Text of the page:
Africa’s total private capital deals drop for the first time since 2016

In Summary
  • All sub-regions in Africa experienced a decline.
  • Deals dropped by 28% year-over-year to 450 deals.


Africa’s total private capital deal volume declined for the first time since 2016, falling by 28 per cent year-over-year (YoY) to 450 deals.

This is attributed to the global economic meltdown that saw inflation spike and continental currencies devalued.

In Kenya and Nigeria for instance, the Shilling and the Naira plunged to historic lows in 2023, while in Egypt, a shortage in foreign currency led to increased controls over its usage in the country.

According to the 2023 African Private Capital Activity Report, the depreciation of local currencies and the depletion of foreign exchange reserves affected the importation of goods and services and increased the cost of doing business for most companies in Africa.

This marked the continent’s steepest year-over-year decline in volume in 12 years, as well as a 22 per cent drop in deal values.

Even so, deal volume on the continent surpassed the annual average of 264 deals from 2012 to 2022 and the average of 387 deals from 2019 to 2022. 

"With the era of zero rates, quantitative easing, and fiscal stimulus reaching its end in key global markets, capital has become more expensive worldwide,'' says AVCA CEO, Abi Mustapha-Maduakor.  

"As a result, this has prompted many investors to adopt a more cautious approach to deal-making, a trend that was not only evident in Africa in 2023 but also globally."

Africa’s total private capital deal value stood at $5.9 billion, the fourth largest value on record since 2012, and remained above the decadelong average of $4.7 billion. 

Notably, the second half of the year experienced a significant surge in investment values, marking a 35 per cent increase from the first half of 2023.

However, the substantial increase in investment value, which reached $3.4 billion in the latter half of 2023, was primarily driven by two large infrastructure investments sized above $250 million each.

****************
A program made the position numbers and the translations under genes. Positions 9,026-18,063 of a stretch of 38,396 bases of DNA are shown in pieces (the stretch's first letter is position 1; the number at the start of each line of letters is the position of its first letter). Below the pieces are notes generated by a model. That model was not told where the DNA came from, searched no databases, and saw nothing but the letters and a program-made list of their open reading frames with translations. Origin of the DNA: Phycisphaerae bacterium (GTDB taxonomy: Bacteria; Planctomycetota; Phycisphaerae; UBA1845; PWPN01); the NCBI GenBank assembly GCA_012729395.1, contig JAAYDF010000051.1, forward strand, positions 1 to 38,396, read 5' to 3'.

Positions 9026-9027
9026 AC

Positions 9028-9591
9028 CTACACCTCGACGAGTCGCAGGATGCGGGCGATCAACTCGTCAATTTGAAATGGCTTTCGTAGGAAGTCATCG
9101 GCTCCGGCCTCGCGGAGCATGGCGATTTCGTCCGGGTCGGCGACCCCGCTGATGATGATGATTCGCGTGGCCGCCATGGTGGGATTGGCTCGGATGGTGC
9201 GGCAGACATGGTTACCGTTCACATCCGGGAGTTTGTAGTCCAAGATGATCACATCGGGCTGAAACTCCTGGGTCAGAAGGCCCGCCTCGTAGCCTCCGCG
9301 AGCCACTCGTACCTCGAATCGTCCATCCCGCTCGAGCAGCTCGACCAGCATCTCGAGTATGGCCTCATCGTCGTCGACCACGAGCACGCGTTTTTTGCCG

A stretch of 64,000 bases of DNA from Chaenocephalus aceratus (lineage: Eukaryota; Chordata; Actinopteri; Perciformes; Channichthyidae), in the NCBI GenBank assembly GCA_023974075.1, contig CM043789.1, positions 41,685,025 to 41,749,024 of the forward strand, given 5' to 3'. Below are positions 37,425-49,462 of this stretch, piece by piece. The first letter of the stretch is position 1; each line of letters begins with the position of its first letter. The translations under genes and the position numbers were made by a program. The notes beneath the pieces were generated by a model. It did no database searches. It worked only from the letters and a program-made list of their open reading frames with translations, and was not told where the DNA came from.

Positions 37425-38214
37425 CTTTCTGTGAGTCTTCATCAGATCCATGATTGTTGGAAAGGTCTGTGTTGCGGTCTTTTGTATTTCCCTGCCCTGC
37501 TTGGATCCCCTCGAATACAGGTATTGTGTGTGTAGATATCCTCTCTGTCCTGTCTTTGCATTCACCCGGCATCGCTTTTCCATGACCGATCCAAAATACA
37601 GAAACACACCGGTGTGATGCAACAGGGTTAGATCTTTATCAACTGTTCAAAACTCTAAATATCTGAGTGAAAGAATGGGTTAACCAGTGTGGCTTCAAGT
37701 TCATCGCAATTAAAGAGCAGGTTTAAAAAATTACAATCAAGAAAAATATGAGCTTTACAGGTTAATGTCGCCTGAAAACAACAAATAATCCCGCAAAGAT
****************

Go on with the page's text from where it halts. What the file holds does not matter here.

These investments, both in the renewable energy sector in South Africa, contributed to 37 per cent of the total deal value reported during the second half of the year. 

Despite a 48 per cent YoY decline in volume, Africa recorded 43 exits in 2023, which marks a return to pre-2022 averages of 42 per year.

All sub-regions in Africa experienced a decline.

Economic challenges were exacerbated in 2023, ending the exit rush in Africa of 2022 led by fund managers dealing with a backlog of mature portfolio companies from the Covid-19 pandemic.

Southern Africa, demonstrating its position as a mature exit market, was the most popular sub-region for exits, increasing its overall share of exits to 36 per cent Year -on Year. 

Overall, the Financials, Information Technology and Consumer Discretionary sectors emerged as the top three most active sectors by volume, collectively constituting 54 per cent of the total number of private capital deals on the continent.

Meanwhile, Utilities emerged as the top recipient of investment value, accounting for a substantial 35 per cent of the total investment value for the year.

"Investors are increasingly recognizing the imperative of transitioning towards a greener Africa, which in turn is driving substantial investments that are expected to reshape the continent’s investment landscape in line with global trends,'' the report reads. 

Historically, the Consumer Discretionary sector has been one of the most prominent within Africa’s private capital industry, often ranking first or second in investment volume since 2016.

However, 2023 marked a notable shift as the sector slipped to the third position, accounting for 15 per cent of the total investment volume, behind Financials and Information Technology.

Notable investments within the sector include XSML’s $2.5 million investment in Advancetire Comercio, a retailer and wholesaler of car parts in Angola.

Reduced investment activity in businesses providing consumer services and (online) retailing contributed to this drop, with investments declining to 43 in 2023 from 77 in 2022.

"Given that this sector represents nonessential consumer goods and services, investors may have exercised caution due to the expectation of declining purchasing power amid the uncertain macroeconomic environment."

In aggregate, the financial sector recorded 96 private capital investments with a total reported value of $1.4 billion

This represented the largest year-over-year decline in investment volume at 47 per cent across all sectors, and the second-largest drop in value at 43 per cent, marking the lowest values for the sector since 2021.

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